Challenger Butkovitz: Philly Mayor Kenney ‘nothing to anybody’

Former city controller Alan Butkovitz says Mayor Jim Kenney is allowing indicted union leader John Dougherty to call the shots at City Hall. Butkovitz intends to challenge Kenney in the May Democratic primary. (Emma Lee/WHYY)

Former city controller Alan Butkovitz says Mayor Jim Kenney is allowing indicted union leader John Dougherty to call the shots at City Hall. Butkovitz intends to challenge Kenney in the May Democratic primary. (Emma Lee/WHYY)

Charging that Philadelphia Mayor Kim Kenney has failed to create jobs, fight poverty, strengthen schools or reduce crime, former City Controller Alan Butkovitz has announced he’ll challenge the mayor in May’s Democratic primary.

“This mayor ran for the office on the basis that he was going to be everything to everybody, and, once in, he became nothing to anybody,” Butkovitz told a crowd of about 30 supporters at the Marriott Courtyard across the street from City Hall.

Butkovitz also said Kenney has failed to live up to his 2015 campaign promise to end the police department’s controversial “stop and frisk” policy.

“It is an assault on the dignity of every person of color in the city,” Butkovitz said, adding that it makes community-police partnerships harder to establish.

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The department’s pedestrian stops are now independently monitored as part of a court settlement.

The most recent report found that pedestrian stops dropped by more than one-third since 2015. Still, the report found more than 35,000 pedestrians were stopped without any legal basis, something police officials hope to address with additional training as part of the ongoing court supervision.

Butkovitz also criticized one of Kenney’s signature achievements — a sweetened-beverage tax enacted to fund expanded pre-K and investments in the city’s parks, libraries and recreation centers.

He said the tax drives retail business out of the city and threatens grocery stores that have invested in Philadelphia neighborhoods. “The soda tax should be repealed,” Butkovitz said.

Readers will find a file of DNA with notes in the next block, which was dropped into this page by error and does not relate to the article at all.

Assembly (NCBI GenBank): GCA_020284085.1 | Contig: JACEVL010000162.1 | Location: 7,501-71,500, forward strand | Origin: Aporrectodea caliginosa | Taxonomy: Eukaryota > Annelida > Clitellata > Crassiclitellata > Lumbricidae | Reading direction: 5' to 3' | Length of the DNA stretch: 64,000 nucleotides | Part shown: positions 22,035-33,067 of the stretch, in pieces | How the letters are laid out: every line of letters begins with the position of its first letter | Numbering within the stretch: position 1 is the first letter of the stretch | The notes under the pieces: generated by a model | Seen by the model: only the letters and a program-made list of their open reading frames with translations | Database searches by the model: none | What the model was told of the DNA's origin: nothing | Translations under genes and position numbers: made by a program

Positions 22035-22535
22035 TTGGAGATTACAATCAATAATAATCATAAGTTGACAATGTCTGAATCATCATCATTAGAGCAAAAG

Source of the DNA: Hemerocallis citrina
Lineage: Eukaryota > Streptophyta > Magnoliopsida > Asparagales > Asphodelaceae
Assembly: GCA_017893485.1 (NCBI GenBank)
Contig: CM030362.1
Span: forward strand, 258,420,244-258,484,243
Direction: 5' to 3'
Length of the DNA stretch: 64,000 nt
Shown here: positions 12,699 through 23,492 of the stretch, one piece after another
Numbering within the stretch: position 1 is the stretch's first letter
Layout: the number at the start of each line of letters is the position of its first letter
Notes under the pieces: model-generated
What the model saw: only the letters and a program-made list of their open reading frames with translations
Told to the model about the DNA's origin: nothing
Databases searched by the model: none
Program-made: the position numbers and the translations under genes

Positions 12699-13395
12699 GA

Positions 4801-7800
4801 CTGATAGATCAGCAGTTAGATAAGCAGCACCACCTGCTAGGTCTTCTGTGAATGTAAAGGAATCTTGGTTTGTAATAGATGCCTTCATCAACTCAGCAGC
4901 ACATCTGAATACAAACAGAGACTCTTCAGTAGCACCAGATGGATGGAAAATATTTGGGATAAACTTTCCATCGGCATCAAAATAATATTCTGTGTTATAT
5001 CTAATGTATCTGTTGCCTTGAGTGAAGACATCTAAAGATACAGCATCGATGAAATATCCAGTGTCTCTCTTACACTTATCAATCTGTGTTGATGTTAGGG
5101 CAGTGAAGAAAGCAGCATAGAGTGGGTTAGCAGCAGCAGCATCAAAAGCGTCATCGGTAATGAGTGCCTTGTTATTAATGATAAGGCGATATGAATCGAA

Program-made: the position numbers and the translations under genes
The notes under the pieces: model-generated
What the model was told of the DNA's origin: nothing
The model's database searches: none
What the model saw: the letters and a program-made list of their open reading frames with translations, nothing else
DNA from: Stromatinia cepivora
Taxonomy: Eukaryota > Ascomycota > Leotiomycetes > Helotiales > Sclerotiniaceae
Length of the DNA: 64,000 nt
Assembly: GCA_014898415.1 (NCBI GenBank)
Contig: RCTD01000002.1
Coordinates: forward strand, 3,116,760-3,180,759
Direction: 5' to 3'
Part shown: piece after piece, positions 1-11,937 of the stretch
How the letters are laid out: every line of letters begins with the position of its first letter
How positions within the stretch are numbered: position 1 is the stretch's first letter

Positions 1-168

Can he win?

As Butkovitz began his announcement speech, he struggled to turn his microphone on and quipped, “That’s what happens when you don’t have the electricians.”

He was referring to the International Brotherhood of Electricians Local 98, which has supported him in past runs, but is firmly in Kenney’s camp in the mayor’s race.

It was striking that, while Butkovitz has been a party ward leader and elected official for decades, not a single union leader or prominent Democrat stood with him at his announcement.

Butkovitz said that’s not a surprise.

“Politicians are going to be scared to death about tackling an incumbent mayor,” he said, but added that it won’t keep him from winning.

“I don’t need anybody to fall on a sword for me, or to make any kind of symbolic move. A decision for mayor in Philadelphia is the one thing you can count on the voters making up their own minds on.”

Butkovitz is bucking a historical trend. Since the city’s charter was adopted nearly 70 years ago, no incumbent mayor has lost a re-election bid.

The former controller has the advantage of having served as a citywide elected official for 12 years and having won six citywide elections – primary and general elections in 2005, 2009, and 2013.

But those elections are less costly, generally lower-turnout affairs than mayoral races.

Butkovitz lost the controller’s post last year, when first-time candidate Rebecca Rhynhart rode a wave of younger voters to a convincing win in the Democratic primary.

He begins the campaign with little campaign cash ($18,000 in his most recent report) for a race that can easily cost millions.

Butkovitz noted that Kenney and other candidates raised more than $1 million in a few months in past mayoral races, and he said there are plenty of dissatisfied constituencies to tap for contributions — including thousands of homeowners angry about rising property assessments.

“Mass fundraising appeals,” Butkovitz said. “It worked for Bernie Sanders at the national level … it has to work on the local level because you actually go out and ask people, and you talk to people who have a stake in what is going on.”

A potentially lucrative source of support could be the soda companies angry about Kenney’s sweetened beverage tax.

But city contribution limits could mean they’ll have to form their own independent expenditure committee if they want to put large sums of money into the race.

I asked Butkovitz if he thinks soda executives will fund a super PAC to support him.

“I don’t know, but I sure hope so,” he said with a chuckle.

Kenney declined to address Butkovitz’s criticisms when reporters asked about the primary challenge.

“I have no comment about him, and no reason to comment about him,” Kenney said.

Kenney campaign spokeswoman Lauren Hitt said in a statement that “under Mayor Kenney, Philadelphia has led the country on criminal justice reform, reduced overall violent crime, and tackled generational poverty through dramatic, systemic changes to our city’s education system.”

“The voters of Philadelphia want a progressive leader, someone who will stand up to the rich and powerful,” she said, “not a corporate Democrat who is aligning himself with greedy soda CEOs who want to take pre-K and public school funding away from our kids.”

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